CHARLESTON, S.C. – Kevin Anderson got Sacramento off quickly with a men's singles victory and the Capitals swept into the World Team Tennis championship with a 25-15 victory over top-seeded Orange County in the Western Conference finals Friday night.
Anderson, a 6-foot-8 South African playing his first season in the WTT, had lost twice to Orange County's John-Patrick Smith during the regular season, yet broke his opponents serve at 3-all and served out the opening set. Sacramento then won the four other tennis disciplines — mixed doubles, men's doubles, women's singles and women's doubles — that make up World Team Tennis in a dominant showing.
"I happy to get that win and, more importantly, give us a good start," Anderson said.
Sacramento (8-7) moves into Sunday's championship finals. It will face Washington, which features seven-time Grand Slam champion Venus Williams, or New York, led by fiery John McEnroe. The Eastern Conference finals take place Saturday night at Family Circle Tennis Center.
Anderson had a hand in more than just the singles, though. He won Sacramento's first service game in mixed doubles before coming out for substitute Mark Knowles, a match the Capitals won 5-4. Anderson later teamed with Knowles to take the men's doubles match, 5-1, over Orange County's Smith and Travis Parrott.
Sacramento's Coco Vandeweghe defeated Jana Juricova, the 2011 NCAA singles champion from Cal, in women's singles 5-4. The Capitals doubles team of Asia Muhammed and Yasmin Schnack completed the sweep with a 5-3 win over Juricova and Anna-Lena Groenefeld.
World Team Tennis is usually wrapped up by now, but the mid-summer league delayed its finals until now because of the tennis competition at the London Olympics, plus the run of established summertime tournaments leading up to the U.S. Open.
It didn't take long for Sacramento to mesh from the seven-week layoff. Vandeweghe said the Capitals players have played with and against each other for years and have established friendships that don't disappear simply because of the tennis schedule. "It's really not that difficult to become a close-knit group again," she said.
It's the second straight year the WTT held its championship weekend along South Carolina's coast. The venue plays host each year to the WTA's first clay-court event, the Family Circle Cup, in April. This past tournament, the court was re-christened for WTT co-founder and tennis icon Billie Jean King as part of the celebration last spring honoring women's tennis' "Original 9," who reunited at the 40th anniversary of the Family Circle.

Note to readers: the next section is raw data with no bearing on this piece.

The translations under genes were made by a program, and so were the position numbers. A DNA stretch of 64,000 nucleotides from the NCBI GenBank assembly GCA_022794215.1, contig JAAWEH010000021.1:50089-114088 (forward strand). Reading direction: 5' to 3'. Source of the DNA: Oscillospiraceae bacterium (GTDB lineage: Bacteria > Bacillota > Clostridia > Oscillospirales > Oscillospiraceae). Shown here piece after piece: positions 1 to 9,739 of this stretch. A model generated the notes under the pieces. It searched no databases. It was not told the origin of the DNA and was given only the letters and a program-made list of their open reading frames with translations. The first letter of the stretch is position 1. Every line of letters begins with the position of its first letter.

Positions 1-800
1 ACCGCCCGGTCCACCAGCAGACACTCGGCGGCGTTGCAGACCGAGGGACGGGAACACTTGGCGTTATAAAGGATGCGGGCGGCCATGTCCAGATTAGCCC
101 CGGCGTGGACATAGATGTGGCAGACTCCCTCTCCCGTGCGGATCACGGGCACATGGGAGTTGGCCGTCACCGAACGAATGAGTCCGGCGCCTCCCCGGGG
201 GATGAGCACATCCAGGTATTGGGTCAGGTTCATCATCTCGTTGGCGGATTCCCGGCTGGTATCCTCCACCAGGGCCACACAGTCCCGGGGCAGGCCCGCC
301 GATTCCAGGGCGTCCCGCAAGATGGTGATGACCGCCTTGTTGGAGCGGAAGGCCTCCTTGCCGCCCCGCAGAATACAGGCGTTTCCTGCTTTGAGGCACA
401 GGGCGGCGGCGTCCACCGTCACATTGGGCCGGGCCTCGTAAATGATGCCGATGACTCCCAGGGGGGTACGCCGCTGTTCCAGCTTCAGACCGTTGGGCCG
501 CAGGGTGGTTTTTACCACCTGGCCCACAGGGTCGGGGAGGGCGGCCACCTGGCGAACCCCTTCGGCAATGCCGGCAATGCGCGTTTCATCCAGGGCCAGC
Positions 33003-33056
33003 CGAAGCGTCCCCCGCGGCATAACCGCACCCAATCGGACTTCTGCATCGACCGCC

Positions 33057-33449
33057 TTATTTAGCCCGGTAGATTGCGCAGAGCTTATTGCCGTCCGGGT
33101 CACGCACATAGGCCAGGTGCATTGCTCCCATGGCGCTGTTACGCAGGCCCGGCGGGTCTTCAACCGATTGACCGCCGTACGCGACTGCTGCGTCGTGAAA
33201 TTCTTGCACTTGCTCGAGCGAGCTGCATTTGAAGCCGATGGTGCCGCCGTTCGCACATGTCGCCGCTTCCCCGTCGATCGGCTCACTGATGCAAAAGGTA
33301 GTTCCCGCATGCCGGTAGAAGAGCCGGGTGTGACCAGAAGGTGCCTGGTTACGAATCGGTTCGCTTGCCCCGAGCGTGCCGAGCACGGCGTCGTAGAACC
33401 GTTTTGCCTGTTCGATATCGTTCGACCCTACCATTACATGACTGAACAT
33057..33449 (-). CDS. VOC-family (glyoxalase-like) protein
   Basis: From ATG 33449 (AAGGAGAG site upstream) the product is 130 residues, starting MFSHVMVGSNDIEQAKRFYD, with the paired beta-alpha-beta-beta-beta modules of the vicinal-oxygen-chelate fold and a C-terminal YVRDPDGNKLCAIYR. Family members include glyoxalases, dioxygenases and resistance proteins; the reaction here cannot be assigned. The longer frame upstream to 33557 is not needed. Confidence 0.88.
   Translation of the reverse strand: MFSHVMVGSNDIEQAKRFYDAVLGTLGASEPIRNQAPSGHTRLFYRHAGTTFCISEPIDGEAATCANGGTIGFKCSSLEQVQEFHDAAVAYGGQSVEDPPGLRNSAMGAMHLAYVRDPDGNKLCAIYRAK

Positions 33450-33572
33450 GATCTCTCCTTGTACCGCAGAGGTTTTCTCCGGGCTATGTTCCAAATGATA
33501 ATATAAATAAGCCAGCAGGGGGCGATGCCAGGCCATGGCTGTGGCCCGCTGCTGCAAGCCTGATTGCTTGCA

King watched courtside and interacted with the crowd during the Western Conference finals. She was glad the city had additional time to promote the event, but took a wait-and-see approach if holding the finals nearly two months after the regular-season would work for the league.
It certainly didn't work for Orange County, which entered as the top team in the Western Conference. Since the season ended, though, the club lost its biggest name, Lindsay Davenport, to injury. Still, Breakers coach Trevor Kronemann thought his best chance was having his women players compete at the end to lock down a victory. When Smith, named the WTT male rookie of the year for 2012, lost his early match, it put Orange County in a hole it couldn't get out of, the coach said.
"We had the momentum going in at the end of the season," Kronemann said. "Yeah, if we're going to Monday morning quarterback, you can say, 'Wow, we won three of the four we played them during the regular season.' This was a pretty big difference. But what are you going to do."
That's what Sacramento might say if it gets the chance to face defending champion Washington, which has a two-year, 30-match win streak coming into the weekend. The Kastles completed the WTT's first undefeated season here a year ago, winning a championship final that took more than eight hours to play because of bad weather. The forecast looks good and Anderson thinks his club might have what it takes to end Washington's run.
"This being my first time, getting into the finals is great," he said. "I'm sure some of us will come out and watch a few points tomorrow. But in this format, it's important to have fun."